[Source: BBC News]
Prices in the US continued to rise rapidly last month, but a fall in petrol costs helped to ease the pace.
The annual inflation rate, the pace at which prices rise, was 8.5% in July, down from June when it surged to 9.1%, the Labor Department said.
Aside from energy, costs for many items, including groceries and housing, continued to climb.
The higher costs have left many families struggling and had a significant impact on the economy.
Jobs growth remains strong, but other indicators, like consumer and business sentiment, have been hit by worries about rising prices, which are climbing faster than they have since the early 1980s.
Over the last 12 months, prices for groceries in the US have jumped 13.1%, the largest annual increase since 1979. Rising coffee prices helped push those costs higher in July, surging 3.5% just since June.
Prices for housing, medical care and recreation were also up from June, but the gains were offset by declines for items such as used cars, airfares and clothing.
Petrol prices fell by 7.7% compared with June, when prices at the pump had hit a record high of more than $5 per gallon on average.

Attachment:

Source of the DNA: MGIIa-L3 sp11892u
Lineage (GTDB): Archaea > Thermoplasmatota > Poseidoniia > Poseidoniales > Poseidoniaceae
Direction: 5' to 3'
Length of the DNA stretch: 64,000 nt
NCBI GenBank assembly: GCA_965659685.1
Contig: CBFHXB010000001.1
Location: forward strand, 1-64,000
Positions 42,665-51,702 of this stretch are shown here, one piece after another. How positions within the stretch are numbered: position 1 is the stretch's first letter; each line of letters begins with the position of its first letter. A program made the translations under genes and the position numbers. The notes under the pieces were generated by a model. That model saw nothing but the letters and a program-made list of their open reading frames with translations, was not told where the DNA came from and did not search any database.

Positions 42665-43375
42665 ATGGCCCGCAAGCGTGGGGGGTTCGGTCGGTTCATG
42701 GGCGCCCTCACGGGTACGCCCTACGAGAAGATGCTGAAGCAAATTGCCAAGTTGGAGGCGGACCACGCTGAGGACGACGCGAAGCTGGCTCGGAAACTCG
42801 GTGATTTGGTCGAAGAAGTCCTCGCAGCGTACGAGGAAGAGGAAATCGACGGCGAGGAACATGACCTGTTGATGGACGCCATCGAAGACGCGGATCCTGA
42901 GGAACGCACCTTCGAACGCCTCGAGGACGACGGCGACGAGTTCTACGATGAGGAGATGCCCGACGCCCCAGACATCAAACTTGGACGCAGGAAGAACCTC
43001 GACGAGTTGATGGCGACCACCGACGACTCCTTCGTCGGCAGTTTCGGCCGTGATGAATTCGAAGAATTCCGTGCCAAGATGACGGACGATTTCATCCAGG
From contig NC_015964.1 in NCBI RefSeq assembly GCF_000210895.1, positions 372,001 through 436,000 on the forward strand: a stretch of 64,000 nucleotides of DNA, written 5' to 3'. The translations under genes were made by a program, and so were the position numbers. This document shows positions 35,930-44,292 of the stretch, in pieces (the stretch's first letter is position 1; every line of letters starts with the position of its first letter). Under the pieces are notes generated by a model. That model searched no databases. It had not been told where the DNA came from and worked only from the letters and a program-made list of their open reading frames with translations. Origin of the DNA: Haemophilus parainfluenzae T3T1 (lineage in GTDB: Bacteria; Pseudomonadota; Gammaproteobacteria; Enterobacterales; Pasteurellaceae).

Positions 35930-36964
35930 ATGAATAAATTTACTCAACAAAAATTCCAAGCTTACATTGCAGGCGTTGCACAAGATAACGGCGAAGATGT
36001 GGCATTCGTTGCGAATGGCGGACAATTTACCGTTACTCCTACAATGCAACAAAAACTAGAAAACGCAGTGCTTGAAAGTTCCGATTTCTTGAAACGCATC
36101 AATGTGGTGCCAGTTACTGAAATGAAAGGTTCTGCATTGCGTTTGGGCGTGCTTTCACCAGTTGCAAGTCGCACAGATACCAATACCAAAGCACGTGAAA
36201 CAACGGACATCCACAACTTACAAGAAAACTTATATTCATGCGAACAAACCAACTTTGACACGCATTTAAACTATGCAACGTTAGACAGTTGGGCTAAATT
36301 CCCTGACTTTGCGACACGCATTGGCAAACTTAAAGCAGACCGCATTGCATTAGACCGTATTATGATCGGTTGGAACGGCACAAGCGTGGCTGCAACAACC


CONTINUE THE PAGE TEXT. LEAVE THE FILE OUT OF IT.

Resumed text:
Overall the report was better than many analysts had expected.
“This is not yet the meaningful decline in inflation [the US central bank] is looking for. But it’s a start and we expect to see broader signs of easing price pressures over the next few months,” said Paul Ashworth, chief US economist at Capital Economics.
Prices in the US have been rising rapidly since last year, driven higher by a mix of forces, including strong demand from consumers, whose spending was supported by Covid-19 cheques from the government.
At the same time, pandemic-related shutdowns in China, the war in Ukraine and other issues have strained supplies of goods, including necessities such as oil and wheat.